Thank you very much, Mr. Chair.
Thank you to the committee for their invitation to once again appear before this committee on this matter.
Let me begin by once again acknowledging the profound tragedy at the heart of this discussion. The events of April 18 and 19, 2020, were the worst mass shooting in Canada's recent history. Twenty-two people lost their lives, and their families and loved ones continue to mourn them. This senseless act of violence continues to reverberate throughout Nova Scotia and across Canada. We cannot begin to fathom the grief and the loss caused by this event.
On the matter before this committee today, I will begin by repeating part of my opening remarks from when I last appeared on this issue in July. At no point, Mr. Chair, did I direct the RCMP in any operational matter, including on public communications. I did not ask them to release any specific information, nor did I receive a promise from them to do so. As you will find in all of my public statements from that time, I confirmed that identifying the weapons used was a decision wholly within the purview of the RCMP.
My testimony on this point from July 25 continues to stand. The independence of police operations is a principle that I have not only respected but also vigorously defended over my nearly four decades in law enforcement and throughout my subsequent career as a federal member of Parliament and minister.
I would not and I have not ever directed police to release information pertaining to an investigation, nor did I do so in this case. I do understand the recording of a call between the commissioner and her subordinates has been identified by the RCMP and subsequently released by the Mass Casualty Commission. Neither I nor my office were participants on this call. My conversations with the RCMP during that period, and generally throughout my time as Minister of Public Safety, were with the commissioner directly.
I understand that Commissioner Lucki will be appearing in the second hour of today's meeting and she will be far better placed to speak to specific details of what occurred between her and her subordinates.
The order in council that was announced in May 2020 had been the result of many, many months of work. I was in fact leading consultations across Canada alongside my former colleague, Minister Goodale, on the question of assault-style firearms and handguns as early as October 2018. As a government, we first signalled our commitment to get assault-style weapons off our streets in the 2015 Speech from the Throne. Work on the OIC began almost immediately after I became the Minister of Public Safety, as it was one of the priorities given to me in my mandate letter from the Prime Minister.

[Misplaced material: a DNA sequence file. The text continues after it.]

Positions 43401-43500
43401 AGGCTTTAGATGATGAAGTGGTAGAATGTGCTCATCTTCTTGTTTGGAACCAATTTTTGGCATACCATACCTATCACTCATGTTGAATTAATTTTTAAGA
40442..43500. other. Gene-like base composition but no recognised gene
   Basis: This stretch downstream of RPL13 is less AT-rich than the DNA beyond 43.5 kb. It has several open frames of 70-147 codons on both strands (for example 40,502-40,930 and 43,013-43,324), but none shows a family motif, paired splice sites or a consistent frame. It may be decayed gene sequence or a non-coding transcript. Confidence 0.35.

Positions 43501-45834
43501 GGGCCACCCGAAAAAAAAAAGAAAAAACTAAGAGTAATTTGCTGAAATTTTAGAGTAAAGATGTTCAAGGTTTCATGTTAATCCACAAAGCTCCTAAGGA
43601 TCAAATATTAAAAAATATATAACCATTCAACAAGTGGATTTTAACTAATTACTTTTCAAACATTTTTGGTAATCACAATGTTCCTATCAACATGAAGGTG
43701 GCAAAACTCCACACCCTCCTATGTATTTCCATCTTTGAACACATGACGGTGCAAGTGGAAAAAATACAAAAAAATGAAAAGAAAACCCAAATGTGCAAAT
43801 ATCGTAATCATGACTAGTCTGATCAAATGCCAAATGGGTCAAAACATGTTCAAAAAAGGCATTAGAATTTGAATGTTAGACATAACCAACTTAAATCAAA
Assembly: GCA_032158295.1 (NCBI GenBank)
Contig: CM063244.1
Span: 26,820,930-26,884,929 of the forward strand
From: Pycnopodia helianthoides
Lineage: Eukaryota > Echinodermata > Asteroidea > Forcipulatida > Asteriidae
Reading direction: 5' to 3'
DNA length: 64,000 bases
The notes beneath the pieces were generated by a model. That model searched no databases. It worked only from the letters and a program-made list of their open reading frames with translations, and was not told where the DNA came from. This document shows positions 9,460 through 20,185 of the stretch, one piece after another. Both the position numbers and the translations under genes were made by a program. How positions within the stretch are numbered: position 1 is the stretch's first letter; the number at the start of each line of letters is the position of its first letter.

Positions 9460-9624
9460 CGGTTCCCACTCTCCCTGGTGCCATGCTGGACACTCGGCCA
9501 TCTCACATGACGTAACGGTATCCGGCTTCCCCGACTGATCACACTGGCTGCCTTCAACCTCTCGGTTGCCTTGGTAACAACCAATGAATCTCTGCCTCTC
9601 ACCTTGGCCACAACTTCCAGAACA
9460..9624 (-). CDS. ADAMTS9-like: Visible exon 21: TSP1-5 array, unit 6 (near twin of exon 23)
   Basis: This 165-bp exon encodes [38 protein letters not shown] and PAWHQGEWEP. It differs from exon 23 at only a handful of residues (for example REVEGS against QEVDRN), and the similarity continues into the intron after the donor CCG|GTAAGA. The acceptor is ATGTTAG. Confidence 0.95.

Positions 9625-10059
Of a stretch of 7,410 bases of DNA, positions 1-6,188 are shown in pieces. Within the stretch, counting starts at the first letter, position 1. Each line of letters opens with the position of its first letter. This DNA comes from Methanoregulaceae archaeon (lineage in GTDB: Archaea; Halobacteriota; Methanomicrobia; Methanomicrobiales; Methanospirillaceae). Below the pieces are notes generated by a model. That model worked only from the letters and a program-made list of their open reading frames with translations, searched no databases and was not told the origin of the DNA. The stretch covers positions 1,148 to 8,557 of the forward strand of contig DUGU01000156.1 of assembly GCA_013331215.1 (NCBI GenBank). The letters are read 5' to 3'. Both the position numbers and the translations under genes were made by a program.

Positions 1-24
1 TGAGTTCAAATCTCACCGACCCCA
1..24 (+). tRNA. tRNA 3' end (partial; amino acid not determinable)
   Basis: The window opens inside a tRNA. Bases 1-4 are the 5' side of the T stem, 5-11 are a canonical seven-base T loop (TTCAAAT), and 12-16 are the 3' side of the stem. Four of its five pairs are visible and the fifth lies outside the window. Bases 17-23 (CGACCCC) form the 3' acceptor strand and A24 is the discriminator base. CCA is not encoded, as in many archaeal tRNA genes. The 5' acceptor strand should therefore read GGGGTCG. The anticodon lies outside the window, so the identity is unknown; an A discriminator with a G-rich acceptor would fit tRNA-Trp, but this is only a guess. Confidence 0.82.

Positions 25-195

To put these regulations together, we needed to invest the time to get it right, and so this work was undertaken throughout the fall of 2019 and the spring of 2020. Through this OIC, Mr. Chair, we banned 1,500 plus of some of the most dangerous weapons that were at that time still legal in Canada. These are weapons that were designed to kill people and to do so efficiently. Weapons that were captured in the OIC were used in the polytechnique massacre, in the Fredericton shooting of two police officers, in Moncton, in Mayerthorpe and at the Quebec City mosque. The AR-15 alone has been used in some of the most deadly mass casualty events in the United States within the last decade, including most profoundly and concerningly the horrific murders of little kids at Sandy Hook.
Mr. Chair, gun violence is a complex problem and combatting it requires complex solutions. The order in council was a significant and positive step forward for the safety of Canadians, but that work, as you know, is not done. Just over a week ago, the Prime Minister announced a freeze on the sale, purchase and transfer of handguns. I also understand that your committee is currently examining legislation from my colleague, Mr. Mendicino, on this very issue in Bill C-21.
Mr. Chair, we continue with this work as a government because we know that effective gun control regulations can save lives. Our first priority has been and will always be to ensure the safety of all Canadians.
I thank the committee for their attention. I look forward to your questions.